But what I felt was terribly complicated was mittens. Because of the information stated above, I wasn't about to try out a knitting pattern for mittens where I didn't have the correct yarn or needles or skill level to make them (though, in hindsight, it may have been easier to actually swatch based on what I had than completely create a pattern from scratch). And, though I don't like to admit it, #4 stated above is part of the reason why I don't follow patterns often created by other people. But why I decided that I could conquer mittens on my own with #4 in mind is completely beyond me. Perhaps the counseling is working (a story for another day).
So how do you think I began? Like any crazy lady would trying to create mittens with random yarn and needles based on my hand size. I frogged until I found the right number of stitches for my wrist size in 2X2 rib stitch. I think it took me at least 5 tries. I knitted in rib until I felt that the "sleeve" of the mitten was long enough (or I got impatient and wanted to continue with the mitten). And then I just started knitting in stockinette based on my hand size. I increased and decreased where I thought I should. I researched how to make a thumb hole, because, as I said, gussets and I are not friends yet. I used the same decreasing technique you would use to finish a hat. And I added stitches to make a thumb and decreased when I thought I should to make a thumb-like thumb glove (what am I even saying?).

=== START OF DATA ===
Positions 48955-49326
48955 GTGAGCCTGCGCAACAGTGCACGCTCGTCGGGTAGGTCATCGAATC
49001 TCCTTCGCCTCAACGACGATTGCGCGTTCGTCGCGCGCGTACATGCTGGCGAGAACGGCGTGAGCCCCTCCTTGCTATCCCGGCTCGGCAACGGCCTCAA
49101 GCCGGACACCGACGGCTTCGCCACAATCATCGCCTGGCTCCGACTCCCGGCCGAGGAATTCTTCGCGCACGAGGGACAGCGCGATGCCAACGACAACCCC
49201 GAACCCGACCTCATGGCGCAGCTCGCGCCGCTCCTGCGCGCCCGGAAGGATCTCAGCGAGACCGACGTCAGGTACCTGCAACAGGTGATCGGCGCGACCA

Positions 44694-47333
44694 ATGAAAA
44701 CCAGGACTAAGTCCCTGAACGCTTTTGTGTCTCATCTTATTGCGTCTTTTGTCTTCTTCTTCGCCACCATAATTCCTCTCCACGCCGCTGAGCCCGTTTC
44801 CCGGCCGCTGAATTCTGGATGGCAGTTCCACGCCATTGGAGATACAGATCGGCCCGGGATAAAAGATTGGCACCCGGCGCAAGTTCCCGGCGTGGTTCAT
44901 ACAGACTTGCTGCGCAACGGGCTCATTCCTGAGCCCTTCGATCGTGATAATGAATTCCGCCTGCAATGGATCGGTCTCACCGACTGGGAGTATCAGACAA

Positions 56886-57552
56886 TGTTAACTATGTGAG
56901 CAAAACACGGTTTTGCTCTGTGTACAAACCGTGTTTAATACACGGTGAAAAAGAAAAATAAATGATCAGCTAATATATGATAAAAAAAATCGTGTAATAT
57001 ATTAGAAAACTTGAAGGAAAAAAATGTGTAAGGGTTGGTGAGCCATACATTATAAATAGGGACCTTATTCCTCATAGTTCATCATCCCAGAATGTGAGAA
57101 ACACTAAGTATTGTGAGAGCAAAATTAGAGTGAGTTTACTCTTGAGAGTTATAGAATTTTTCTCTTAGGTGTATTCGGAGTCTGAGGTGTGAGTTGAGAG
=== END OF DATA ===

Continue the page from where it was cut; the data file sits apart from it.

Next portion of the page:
And the above picture is what they turned out to be. These are not blocked or anything. Imagine an average sized woman's hand with these kid-sized mittens on. The bottom of the rib hit the joint where my wrist and hand connect, and the thumb was too small. And the connection between the thumb and the rest of the mitten was off. And the BIGGEST problem: the mittens did not have a rounded top like all commercial/professional mittens have. They were POINTED. God forbid they were pointed and not look like a commercial mitten. So, hence, the pixie mitten name.